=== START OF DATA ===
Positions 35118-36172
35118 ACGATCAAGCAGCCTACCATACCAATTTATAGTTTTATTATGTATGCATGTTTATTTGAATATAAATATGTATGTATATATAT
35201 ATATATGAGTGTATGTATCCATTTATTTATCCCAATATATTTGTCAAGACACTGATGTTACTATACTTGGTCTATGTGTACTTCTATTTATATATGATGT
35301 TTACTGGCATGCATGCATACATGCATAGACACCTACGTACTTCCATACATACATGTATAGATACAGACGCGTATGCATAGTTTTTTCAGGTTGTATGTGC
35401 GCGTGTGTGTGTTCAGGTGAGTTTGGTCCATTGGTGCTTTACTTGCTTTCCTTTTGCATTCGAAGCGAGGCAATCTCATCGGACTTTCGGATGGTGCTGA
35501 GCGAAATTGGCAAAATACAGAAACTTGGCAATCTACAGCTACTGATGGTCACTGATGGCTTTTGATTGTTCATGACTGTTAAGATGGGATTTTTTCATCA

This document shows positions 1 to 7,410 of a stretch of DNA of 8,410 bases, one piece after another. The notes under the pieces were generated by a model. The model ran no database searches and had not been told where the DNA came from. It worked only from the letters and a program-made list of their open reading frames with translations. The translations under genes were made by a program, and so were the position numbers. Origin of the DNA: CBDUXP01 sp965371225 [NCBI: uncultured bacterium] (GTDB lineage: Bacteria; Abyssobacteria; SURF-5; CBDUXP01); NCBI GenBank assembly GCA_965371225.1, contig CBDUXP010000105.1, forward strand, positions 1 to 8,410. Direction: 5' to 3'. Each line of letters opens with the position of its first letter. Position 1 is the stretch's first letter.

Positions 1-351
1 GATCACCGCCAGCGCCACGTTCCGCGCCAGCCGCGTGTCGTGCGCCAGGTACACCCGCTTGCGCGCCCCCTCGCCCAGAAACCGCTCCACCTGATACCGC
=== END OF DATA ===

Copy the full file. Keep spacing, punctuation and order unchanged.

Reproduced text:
Positions 35118-36172
35118 ACGATCAAGCAGCCTACCATACCAATTTATAGTTTTATTATGTATGCATGTTTATTTGAATATAAATATGTATGTATATATAT
35201 ATATATGAGTGTATGTATCCATTTATTTATCCCAATATATTTGTCAAGACACTGATGTTACTATACTTGGTCTATGTGTACTTCTATTTATATATGATGT
35301 TTACTGGCATGCATGCATACATGCATAGACACCTACGTACTTCCATACATACATGTATAGATACAGACGCGTATGCATAGTTTTTTCAGGTTGTATGTGC
35401 GCGTGTGTGTGTTCAGGTGAGTTTGGTCCATTGGTGCTTTACTTGCTTTCCTTTTGCATTCGAAGCGAGGCAATCTCATCGGACTTTCGGATGGTGCTGA
35501 GCGAAATTGGCAAAATACAGAAACTTGGCAATCTACAGCTACTGATGGTCACTGATGGCTTTTGATTGTTCATGACTGTTAAGATGGGATTTTTTCATCA

This document shows positions 1 to 7,410 of a stretch of DNA of 8,410 bases, one piece after another. The notes under the pieces were generated by a model. The model ran no database searches and had not been told where the DNA came from. It worked only from the letters and a program-made list of their open reading frames with translations. The translations under genes were made by a program, and so were the position numbers. Origin of the DNA: CBDUXP01 sp965371225 [NCBI: uncultured bacterium] (GTDB lineage: Bacteria; Abyssobacteria; SURF-5; CBDUXP01); NCBI GenBank assembly GCA_965371225.1, contig CBDUXP010000105.1, forward strand, positions 1 to 8,410. Direction: 5' to 3'. Each line of letters opens with the position of its first letter. Position 1 is the stretch's first letter.

Positions 1-351
1 GATCACCGCCAGCGCCACGTTCCGCGCCAGCCGCGTGTCGTGCGCCAGGTACACCCGCTTGCGCGCCCCCTCGCCCAGAAACCGCTCCACCTGATACCGC